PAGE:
Two professional photographers captured IU Southeast’s attention at the Ogle Center

Jess Lee and Tamara Gooch spoke about equine, wildlife and landscape photography


Sydney Randall

Tamara Gooch (right) answers a question while Jess Lee listens. Photo by Sydney Randall.

Sydney Randall, Staff Reporter

Renowned professional photographers Jess Lee and Tamara Gooch came to IU Southeast to speak about their experiences and share the beauty of nature and wildlife within their images at the Ogle Center Thursday, Oct. 24.

The event is part of the 11th annual Louisville Photo Biennial, which is a photography festival that takes place in Metro Louisville, southern Indiana and central Kentucky from Sept. 20, 2019 to Nov. 10, 2019.

IUS Chancellor Ray Wallace introduced Lee and Gooch.

“We are so fortunate to be able to bring two of the finest photographers in America today as part of the Louisville Photo Biennial,” Wallace said. “I am just so excited that you will see some startlingly beautiful images.”

Wallace also thanked Paul Paletti, one of the participants and sponsors of the Louisville Photo Biennial.

“There would not be a Louisville Photo Biennial if it were not for Paul Paletti,” Wallace said.

After Wallace’s remarks, Gooch made her way to the stage. 

Tamara Gooch

Gooch began with some background about herself.

“I’m going to introduce you to my crazy world of equine photography,” she said. “I was introduced to horses before I can even really remember.”

Gooch said she had a late start in the world of photography.

“I didn’t come into photography until later in my life when I was in college,” she said. “When I did eventually, these two passions of mine, horses and photography, combined into one and this is where I knew I had to be.”

She then spoke about her first experience into the world of photography.

“My first experience was with the wild horse,” she said. “I was around domesticated horses for most of my life, but going out onto the range and experiencing the horses in their natural habitat is such a different dynamic.”

Gooch then showed pictures of stallions that included moments of conflict and moments of unity between the horses. She also explained what she looks for when she takes equine pictures.

“I want emotion there,” she said. “I want to capture a little bit of their spirit.”

She took a moment to explain why she loves taking pictures of wild horses more than  domesticated horses.

“What I like the most about being with a wild horse is just being out on the open range. It’s a peaceful kind of feeling,” she said. “It’s tranquil.”

Gooch said she has learned a lot from the horses over the years.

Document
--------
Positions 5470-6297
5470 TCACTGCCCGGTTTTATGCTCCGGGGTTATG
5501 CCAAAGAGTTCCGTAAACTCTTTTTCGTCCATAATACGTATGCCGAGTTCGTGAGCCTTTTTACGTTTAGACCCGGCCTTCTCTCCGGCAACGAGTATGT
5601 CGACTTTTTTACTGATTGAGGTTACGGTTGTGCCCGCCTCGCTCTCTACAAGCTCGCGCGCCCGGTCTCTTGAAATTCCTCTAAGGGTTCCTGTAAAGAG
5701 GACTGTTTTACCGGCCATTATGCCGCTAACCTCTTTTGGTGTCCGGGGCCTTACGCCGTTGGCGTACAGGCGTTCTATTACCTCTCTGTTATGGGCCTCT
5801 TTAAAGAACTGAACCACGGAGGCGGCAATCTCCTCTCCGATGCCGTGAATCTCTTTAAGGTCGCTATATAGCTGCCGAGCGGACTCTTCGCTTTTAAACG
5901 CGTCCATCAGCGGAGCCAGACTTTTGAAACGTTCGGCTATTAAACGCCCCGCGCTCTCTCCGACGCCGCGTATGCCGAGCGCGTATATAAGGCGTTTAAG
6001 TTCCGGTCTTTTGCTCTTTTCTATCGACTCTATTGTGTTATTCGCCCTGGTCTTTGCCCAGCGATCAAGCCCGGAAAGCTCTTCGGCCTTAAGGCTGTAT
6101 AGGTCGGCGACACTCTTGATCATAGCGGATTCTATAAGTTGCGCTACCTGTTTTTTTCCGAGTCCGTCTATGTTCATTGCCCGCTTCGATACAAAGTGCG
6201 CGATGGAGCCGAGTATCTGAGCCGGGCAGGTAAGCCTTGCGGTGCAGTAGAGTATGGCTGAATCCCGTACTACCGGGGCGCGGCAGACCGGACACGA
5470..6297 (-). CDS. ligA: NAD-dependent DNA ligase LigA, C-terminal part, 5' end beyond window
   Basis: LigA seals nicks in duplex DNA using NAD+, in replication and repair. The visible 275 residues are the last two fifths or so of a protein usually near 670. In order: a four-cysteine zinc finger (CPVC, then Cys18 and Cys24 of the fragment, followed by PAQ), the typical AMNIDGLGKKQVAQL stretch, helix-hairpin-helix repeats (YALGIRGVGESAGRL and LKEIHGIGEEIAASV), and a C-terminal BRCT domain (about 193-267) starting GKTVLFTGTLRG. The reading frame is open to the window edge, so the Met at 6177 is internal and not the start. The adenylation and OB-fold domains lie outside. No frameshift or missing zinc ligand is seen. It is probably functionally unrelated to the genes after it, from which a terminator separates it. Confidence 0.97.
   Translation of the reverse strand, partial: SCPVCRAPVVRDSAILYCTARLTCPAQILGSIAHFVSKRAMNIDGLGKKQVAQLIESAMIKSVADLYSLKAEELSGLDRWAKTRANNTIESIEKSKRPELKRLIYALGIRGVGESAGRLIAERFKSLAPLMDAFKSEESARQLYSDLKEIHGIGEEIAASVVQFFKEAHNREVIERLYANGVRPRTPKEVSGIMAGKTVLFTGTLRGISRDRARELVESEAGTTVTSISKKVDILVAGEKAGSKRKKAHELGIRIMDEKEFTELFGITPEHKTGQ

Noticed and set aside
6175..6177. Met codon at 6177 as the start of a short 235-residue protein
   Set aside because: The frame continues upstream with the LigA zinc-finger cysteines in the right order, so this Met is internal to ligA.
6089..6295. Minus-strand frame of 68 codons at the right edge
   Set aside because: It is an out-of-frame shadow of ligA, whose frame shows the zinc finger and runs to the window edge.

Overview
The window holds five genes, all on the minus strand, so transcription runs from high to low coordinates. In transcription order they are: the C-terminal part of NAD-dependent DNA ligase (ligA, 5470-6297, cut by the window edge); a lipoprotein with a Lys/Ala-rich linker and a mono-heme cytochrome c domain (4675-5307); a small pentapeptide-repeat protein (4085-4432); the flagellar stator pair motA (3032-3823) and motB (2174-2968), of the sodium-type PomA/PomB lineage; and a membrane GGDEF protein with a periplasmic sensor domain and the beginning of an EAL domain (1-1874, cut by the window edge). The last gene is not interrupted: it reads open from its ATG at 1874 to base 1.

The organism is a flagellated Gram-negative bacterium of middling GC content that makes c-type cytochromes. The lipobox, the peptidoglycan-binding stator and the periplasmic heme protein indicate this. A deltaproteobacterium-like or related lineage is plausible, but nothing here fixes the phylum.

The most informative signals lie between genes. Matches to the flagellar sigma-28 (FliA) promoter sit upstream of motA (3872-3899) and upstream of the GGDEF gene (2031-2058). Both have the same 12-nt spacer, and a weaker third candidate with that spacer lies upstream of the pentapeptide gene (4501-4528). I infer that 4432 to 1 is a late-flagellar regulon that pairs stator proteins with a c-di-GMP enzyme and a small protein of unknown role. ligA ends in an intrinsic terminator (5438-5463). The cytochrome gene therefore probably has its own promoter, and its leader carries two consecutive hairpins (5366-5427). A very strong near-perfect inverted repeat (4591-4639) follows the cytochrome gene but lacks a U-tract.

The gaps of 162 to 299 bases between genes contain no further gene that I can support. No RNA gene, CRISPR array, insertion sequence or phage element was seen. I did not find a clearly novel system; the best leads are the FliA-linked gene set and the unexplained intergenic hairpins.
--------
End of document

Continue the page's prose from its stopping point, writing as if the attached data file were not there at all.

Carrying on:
“They’re incredible teachers,” she said.

She then shared the impact that taking pictures of wild horses has had on taking pictures of domesticated horses.

“Because of wild horses, when I go out with domesticated horses I always find myself trying to put them in something natural,” she said. “My favorite place to do that is in the Pacific Northwest. One place in particular is Washington state.”

She then discussed several commissions she had done for different stallion owners around the country. She also talked about what she looks for when she takes equine pictures for commissions.

“I look for some sort of presence,” she said. “I’m always looking for a presence, something that shows me what the animal is feeling and how it’s reacting.”

Near the end of her presentation, Gooch reflected on her photography career and how much she loves what she does.

“I don’t think I’ll ever get tired of taking pictures of horses,” she said.

Gooch then ended her presentation with one simple sentence.

“I hope this gives you a little appreciation of the animal that I love so much,” she said.

Jess Lee

Lee took the stage after Gooch.

“I want to take you on a little trip through my year and show you some of the things that I do,” Lee said.

Lee explained that he grew up in the foothills of the Sierra Nevada in California. He said the mountains shaped many of his desires and interests in nature and wildlife more than he knew as a child.

To start his photo tour, Lee discussed the topic of landscape photography while sharing a story about an interesting photo of the sky he took.

“The clouds started to turn red while I was taking the picture and then I realized later that it was the moon coming up,” he said. “It lit up the sky just like a sunset would, except the moon was looking down over the horizon instead of the sun.”

Lee then moved into the topic of wildlife photography and told a touching story about a young bison that had been hit by a truck while he was taking pictures at Yellowstone National Park.

“Twelve bison walked out of the woods and surrounded the young bison. Each one of them turned, walked up to the young bison and pawed it and licked it before walking back into the woods,” he said. “I changed my opinion of bison after that.”

Lee shared that he also takes pictures of wild horses and cowboys as well.

“My age group in particular grew up with all the cowboy movies,” he said. “I like taking pictures of cowboys and horses because they work pretty hard, do what needs to be done and somehow get through it all.”

Lee then spoke about how he felt while taking pictures of animals that were then featured on the cover of National Geographic.

“It’s one of those times where you question your sanity,” Lee said. “You wonder who’s hunting who. You have a camera and they have big teeth and claws.”

To finish his presentation, Lee said he goes to Norway during the winter to capture pictures of the Northern Lights.

“The Northern Lights can be so captivating that sometimes you look up and the whole sky is filled with it and you forget to take a picture,” he said. “You just look at it in awe.”

The Louisville Photo Biennial continues through Nov. 10. There are 64 locations around the Metro Louisville, southern Indiana and central Kentucky areas that feature art exhibits.